In 1849, his health which had been failing several years became so feeble that he was compelled to desist from active labor. He continued to preach occasionally, when his health would permit. He died from the effects of a tumor on his neck, March 29, 1862.

Among the many faithful ministers of the Cross that have labored to build up the cause of truth within the bounds of Long Run Association, none have beenmore suscessful than John Dale. During a period of twenty years, he labored with
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tireless zeal, and was, during that period, the most popular minister in his association. As an expositor of the scriptures, he was below mediocrity. His principal gift was that of exhortation, and in this he has seldom, or never been surpassed, in Kentucky. He always drew large congregations, and never failed to rivet attention. Weeping and rejoicing commingled in every congregation he preached to. His exhortations consisted mainly in quotations from the scriptures, so forcibly applied that the effect was electrical. Although not a scholar, a profound thinker, nor a logician, he was eminently a great man. But above all, he maintained a spotless Christian character, an unabating zeal for the salvation of sinners, and a constant, living piety.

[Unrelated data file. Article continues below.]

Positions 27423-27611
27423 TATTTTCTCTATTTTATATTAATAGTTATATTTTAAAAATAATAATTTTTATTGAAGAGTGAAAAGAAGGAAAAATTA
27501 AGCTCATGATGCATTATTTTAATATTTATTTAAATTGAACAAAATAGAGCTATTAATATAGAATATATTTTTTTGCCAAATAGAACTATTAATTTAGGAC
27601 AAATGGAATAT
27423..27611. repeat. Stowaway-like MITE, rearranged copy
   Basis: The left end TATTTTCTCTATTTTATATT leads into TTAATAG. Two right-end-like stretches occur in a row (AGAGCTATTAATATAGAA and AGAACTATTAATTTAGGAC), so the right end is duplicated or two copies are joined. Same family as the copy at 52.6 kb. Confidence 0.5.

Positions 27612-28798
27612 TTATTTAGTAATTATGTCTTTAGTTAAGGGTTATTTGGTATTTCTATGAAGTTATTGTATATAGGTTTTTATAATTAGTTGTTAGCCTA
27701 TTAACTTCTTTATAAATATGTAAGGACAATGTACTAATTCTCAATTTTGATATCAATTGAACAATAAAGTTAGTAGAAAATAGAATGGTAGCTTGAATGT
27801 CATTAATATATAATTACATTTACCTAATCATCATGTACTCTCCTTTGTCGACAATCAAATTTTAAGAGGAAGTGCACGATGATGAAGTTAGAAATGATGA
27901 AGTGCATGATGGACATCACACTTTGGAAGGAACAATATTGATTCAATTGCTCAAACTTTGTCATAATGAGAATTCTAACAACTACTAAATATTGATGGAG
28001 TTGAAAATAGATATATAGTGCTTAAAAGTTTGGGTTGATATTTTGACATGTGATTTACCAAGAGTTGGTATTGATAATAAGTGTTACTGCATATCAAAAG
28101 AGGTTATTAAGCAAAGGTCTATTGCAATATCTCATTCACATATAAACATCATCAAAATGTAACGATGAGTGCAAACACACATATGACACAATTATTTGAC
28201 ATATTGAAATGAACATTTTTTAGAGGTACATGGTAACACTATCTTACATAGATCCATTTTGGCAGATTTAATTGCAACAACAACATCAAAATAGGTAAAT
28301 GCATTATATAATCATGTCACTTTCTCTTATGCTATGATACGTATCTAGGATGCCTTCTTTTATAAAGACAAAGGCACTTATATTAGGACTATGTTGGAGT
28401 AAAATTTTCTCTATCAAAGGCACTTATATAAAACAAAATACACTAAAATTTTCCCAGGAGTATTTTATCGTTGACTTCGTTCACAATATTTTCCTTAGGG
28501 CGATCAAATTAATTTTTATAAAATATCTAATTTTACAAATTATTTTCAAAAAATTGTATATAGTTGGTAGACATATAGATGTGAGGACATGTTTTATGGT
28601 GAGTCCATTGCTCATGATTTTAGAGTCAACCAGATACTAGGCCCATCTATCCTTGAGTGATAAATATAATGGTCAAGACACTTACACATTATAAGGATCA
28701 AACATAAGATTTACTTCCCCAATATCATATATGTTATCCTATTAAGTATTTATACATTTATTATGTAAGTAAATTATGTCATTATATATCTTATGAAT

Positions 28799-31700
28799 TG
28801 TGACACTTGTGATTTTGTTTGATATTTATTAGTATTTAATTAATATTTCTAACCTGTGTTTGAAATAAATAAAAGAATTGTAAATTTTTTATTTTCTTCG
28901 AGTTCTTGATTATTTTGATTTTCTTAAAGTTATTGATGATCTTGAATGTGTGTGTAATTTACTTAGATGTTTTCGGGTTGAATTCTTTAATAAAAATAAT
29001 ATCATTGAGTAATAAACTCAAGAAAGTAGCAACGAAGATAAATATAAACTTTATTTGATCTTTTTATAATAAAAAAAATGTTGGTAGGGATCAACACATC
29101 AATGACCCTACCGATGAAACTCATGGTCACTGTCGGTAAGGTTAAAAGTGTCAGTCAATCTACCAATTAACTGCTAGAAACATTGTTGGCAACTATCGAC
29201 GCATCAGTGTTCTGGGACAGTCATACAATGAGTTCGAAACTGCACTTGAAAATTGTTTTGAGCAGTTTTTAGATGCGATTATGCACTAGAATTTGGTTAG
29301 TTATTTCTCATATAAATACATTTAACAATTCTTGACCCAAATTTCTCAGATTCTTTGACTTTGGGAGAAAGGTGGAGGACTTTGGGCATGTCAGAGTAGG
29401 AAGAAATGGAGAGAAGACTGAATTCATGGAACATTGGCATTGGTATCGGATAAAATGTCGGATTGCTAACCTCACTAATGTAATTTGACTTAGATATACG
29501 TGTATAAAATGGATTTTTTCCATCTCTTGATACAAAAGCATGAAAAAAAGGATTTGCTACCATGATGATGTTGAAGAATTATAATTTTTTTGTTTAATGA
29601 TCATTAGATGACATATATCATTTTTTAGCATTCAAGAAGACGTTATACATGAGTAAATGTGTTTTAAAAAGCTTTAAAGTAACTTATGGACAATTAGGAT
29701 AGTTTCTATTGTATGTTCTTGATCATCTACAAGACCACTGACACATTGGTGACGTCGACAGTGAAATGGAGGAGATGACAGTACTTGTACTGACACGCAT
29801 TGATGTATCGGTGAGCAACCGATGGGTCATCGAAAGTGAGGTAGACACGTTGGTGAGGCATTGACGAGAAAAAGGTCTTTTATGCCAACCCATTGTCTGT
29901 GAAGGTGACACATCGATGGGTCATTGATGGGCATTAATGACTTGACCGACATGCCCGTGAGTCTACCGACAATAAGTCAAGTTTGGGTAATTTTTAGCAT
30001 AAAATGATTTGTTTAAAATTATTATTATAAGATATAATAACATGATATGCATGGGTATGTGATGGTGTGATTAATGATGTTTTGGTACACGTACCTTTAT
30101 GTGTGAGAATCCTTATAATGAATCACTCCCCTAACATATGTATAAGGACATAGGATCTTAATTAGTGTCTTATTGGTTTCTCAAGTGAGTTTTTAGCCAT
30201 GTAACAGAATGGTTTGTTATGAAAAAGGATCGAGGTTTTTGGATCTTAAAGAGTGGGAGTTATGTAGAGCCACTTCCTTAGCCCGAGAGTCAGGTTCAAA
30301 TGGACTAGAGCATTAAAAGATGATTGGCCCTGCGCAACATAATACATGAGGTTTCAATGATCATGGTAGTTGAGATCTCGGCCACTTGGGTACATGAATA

JOHN DULANEY was pastor of Long Run church a short time. He lived within the bounds of Sulphur Fork Association, and was in the ministry about twelve years. He possessed small preaching gifts, was unstable in his habits and purposes, and was not very profitable in the ministry. He died at his home in Bedford, in the 38th year of his age, about 1865.

WALTER ELLIS POWERS has held a longer pastoral term at Long Run, than any of his predecessors. He began to supply the pulpit of that church in October, 1861, was regularly induoted into the pastoral office, in July, 1862, and has served in that capacity without interruption to the present time (1885).

W. E. Powers was born in Oldham county, Kentucky, June 26, 1824. He received a fair English education, with some knowledge of the Latin language. He professed conversion at a very early age, and was baptized into the fellowship of Dover church in Shelby county, by the now venerable E.G. Berry. Perhaps in his 21st year, he was married to Mary Jane Hurstman, who has made him a most excellent wife. This marriage was blessed with six sons and five daughters, all of whom, except the eldest and the third sons, are living. Eight of them have been baptized into the fellowship of Long Run church. The other three are small children.

Soon after his marriage, Mr. Powers, who had been “a trader in produce down the Mississippi river,” several years, entered into mercantile business, at Boston in Jefferson county. After a few years, he returned to his farm in Shelby county, where he still resides. In 1858, he became aroused to a more